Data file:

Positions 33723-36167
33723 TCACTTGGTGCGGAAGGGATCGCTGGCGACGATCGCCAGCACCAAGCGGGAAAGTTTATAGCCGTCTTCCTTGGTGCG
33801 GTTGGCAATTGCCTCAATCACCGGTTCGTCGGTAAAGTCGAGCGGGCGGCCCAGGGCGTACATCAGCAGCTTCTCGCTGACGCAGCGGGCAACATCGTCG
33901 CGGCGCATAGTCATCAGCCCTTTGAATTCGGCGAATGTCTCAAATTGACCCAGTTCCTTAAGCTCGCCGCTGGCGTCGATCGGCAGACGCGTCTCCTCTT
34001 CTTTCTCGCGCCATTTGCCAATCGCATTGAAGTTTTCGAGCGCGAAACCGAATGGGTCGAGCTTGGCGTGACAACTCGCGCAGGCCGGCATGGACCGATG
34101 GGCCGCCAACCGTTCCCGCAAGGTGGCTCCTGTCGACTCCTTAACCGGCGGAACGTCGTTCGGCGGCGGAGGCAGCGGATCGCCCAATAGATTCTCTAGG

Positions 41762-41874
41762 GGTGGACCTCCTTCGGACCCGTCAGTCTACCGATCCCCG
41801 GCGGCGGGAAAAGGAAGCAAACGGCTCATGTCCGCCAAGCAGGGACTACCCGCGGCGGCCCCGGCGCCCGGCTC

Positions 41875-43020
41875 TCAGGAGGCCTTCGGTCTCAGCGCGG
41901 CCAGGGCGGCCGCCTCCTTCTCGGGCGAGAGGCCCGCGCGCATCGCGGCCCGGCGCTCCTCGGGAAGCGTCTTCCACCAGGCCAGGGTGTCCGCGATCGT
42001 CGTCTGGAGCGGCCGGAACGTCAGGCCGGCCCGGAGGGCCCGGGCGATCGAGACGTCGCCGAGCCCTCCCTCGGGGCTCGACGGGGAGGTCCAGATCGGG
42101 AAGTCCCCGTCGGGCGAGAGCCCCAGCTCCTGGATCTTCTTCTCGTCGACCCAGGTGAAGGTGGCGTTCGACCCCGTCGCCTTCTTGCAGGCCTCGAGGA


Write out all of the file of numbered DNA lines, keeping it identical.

Positions 33723-36167
33723 TCACTTGGTGCGGAAGGGATCGCTGGCGACGATCGCCAGCACCAAGCGGGAAAGTTTATAGCCGTCTTCCTTGGTGCG
33801 GTTGGCAATTGCCTCAATCACCGGTTCGTCGGTAAAGTCGAGCGGGCGGCCCAGGGCGTACATCAGCAGCTTCTCGCTGACGCAGCGGGCAACATCGTCG
33901 CGGCGCATAGTCATCAGCCCTTTGAATTCGGCGAATGTCTCAAATTGACCCAGTTCCTTAAGCTCGCCGCTGGCGTCGATCGGCAGACGCGTCTCCTCTT
34001 CTTTCTCGCGCCATTTGCCAATCGCATTGAAGTTTTCGAGCGCGAAACCGAATGGGTCGAGCTTGGCGTGACAACTCGCGCAGGCCGGCATGGACCGATG
34101 GGCCGCCAACCGTTCCCGCAAGGTGGCTCCTGTCGACTCCTTAACCGGCGGAACGTCGTTCGGCGGCGGAGGCAGCGGATCGCCCAATAGATTCTCTAGG

Positions 41762-41874
41762 GGTGGACCTCCTTCGGACCCGTCAGTCTACCGATCCCCG
41801 GCGGCGGGAAAAGGAAGCAAACGGCTCATGTCCGCCAAGCAGGGACTACCCGCGGCGGCCCCGGCGCCCGGCTC

Positions 41875-43020
41875 TCAGGAGGCCTTCGGTCTCAGCGCGG
41901 CCAGGGCGGCCGCCTCCTTCTCGGGCGAGAGGCCCGCGCGCATCGCGGCCCGGCGCTCCTCGGGAAGCGTCTTCCACCAGGCCAGGGTGTCCGCGATCGT
42001 CGTCTGGAGCGGCCGGAACGTCAGGCCGGCCCGGAGGGCCCGGGCGATCGAGACGTCGCCGAGCCCTCCCTCGGGGCTCGACGGGGAGGTCCAGATCGGG
42101 AAGTCCCCGTCGGGCGAGAGCCCCAGCTCCTGGATCTTCTTCTCGTCGACCCAGGTGAAGGTGGCGTTCGACCCCGTCGCCTTCTTGCAGGCCTCGAGGA